1. PHEV – 10,108
  2. BEV – 9,573

*Based on estimates due to the lack of U.S. monthly sales reporting by Tesla and GM, as well as BMW i3 splits (BEV/REx)

The full monthly recap by individual plug-in (all-time) can be found on our Monthly Scorecard here.

Categories: Audi, BMW, Cadillac, Chevrolet, Chrysler, Fiat, Ford, Honda, Hyundai, Kia, Mercedes, Mini, Mitsubishi, Nissan, Porsche, Sales, Smart, Tesla, Toyota, Volkswagen, Volvo

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24 Comments on "April Plug-In Electric Vehicle Sales On The Imminent Rise"

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A 46% increase compare to same month a year ago is great, could the total 2018 sales be more then 50% higher then 2017?

Absolutely, especially since gas prices are trekking upward.

I’ve been tracking small compliance cars (SparkEV, Fiat 500e) since I was considering getting one as a second car, and the prices of even old inventory have been trending up in the last few weeks, probably matching gas prices.

Gas prices are trekking downward (down ten cents in one week) where I live.

How about 51%. That way we hit 300,000 for the year!

The sad thing is that Tesla will equal or surpass all the other manufacturers combined in the U.S. by the end of June..

Sales are up but Bolt sales are down as I expected. I’m hoping GM will be willing to put some cash on the hood next month. Anyone near Boston know why Copeland Chevy advertises prices below $27k for the LT and $29k for the Premiere trims? Is that legit or have they already factored in the fed credit?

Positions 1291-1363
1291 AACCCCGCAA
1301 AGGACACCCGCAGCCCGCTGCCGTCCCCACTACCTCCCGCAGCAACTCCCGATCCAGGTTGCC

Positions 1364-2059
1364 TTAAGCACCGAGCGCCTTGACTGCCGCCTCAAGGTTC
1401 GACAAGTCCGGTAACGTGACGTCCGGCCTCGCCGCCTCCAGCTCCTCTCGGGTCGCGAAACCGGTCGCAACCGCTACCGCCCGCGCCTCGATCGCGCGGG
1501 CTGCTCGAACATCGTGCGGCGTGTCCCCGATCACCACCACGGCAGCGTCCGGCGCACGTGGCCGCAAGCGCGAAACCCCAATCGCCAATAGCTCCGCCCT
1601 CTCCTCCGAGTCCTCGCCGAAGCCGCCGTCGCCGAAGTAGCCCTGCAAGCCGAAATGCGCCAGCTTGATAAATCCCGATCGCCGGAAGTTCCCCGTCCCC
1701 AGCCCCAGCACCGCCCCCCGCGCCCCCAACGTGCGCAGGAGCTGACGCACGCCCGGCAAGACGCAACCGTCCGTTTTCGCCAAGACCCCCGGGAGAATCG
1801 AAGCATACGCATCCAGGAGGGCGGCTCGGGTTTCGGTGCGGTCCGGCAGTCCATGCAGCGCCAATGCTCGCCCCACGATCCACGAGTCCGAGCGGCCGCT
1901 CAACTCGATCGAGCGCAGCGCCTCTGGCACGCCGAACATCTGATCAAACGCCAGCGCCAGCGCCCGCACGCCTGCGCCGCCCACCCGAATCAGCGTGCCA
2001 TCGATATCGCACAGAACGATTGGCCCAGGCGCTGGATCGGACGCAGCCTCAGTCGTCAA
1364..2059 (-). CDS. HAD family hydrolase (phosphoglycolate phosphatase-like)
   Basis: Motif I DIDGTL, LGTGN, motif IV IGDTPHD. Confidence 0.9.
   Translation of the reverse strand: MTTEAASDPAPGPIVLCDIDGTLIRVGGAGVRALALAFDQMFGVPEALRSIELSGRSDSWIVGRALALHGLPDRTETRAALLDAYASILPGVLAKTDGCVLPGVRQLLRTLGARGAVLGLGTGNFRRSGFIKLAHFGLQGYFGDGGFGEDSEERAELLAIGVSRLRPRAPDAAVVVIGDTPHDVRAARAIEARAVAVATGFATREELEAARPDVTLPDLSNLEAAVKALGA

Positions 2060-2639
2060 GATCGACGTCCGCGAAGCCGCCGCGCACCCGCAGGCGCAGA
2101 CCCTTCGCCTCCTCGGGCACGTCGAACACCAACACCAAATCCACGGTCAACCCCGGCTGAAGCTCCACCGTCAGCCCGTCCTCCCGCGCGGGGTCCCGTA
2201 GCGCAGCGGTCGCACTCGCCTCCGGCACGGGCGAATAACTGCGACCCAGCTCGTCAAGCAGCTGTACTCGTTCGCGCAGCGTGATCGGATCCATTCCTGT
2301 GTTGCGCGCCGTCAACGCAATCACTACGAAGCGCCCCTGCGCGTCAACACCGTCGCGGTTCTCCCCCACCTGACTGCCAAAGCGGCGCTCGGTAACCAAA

Give them a call or shoot them an email to find out for sure. If it’s in driving distance, then it will be worth the trip.

I honestly don’t know how effective that would be. My experience with dealers is that they usually give some sort of canned response like “we advertise the most competitive prices. No one else can beat them. Feel free to stop by and we can discuss pricing in person.”

They just want you to show up in person so that they can unleash their aggressive sales tactics on you.

They’re probably advertising those as the capitalized cost of a lease.

* I withhold my POV until such time as it becomes obvious to me I will be right.

How confident are you in the 3875? I ask because Tesla had 2000+ Model 3s in transit at end of March and claims to have made 4500+ more by mid-April. It seems almost all of those would be delivered by the end of April.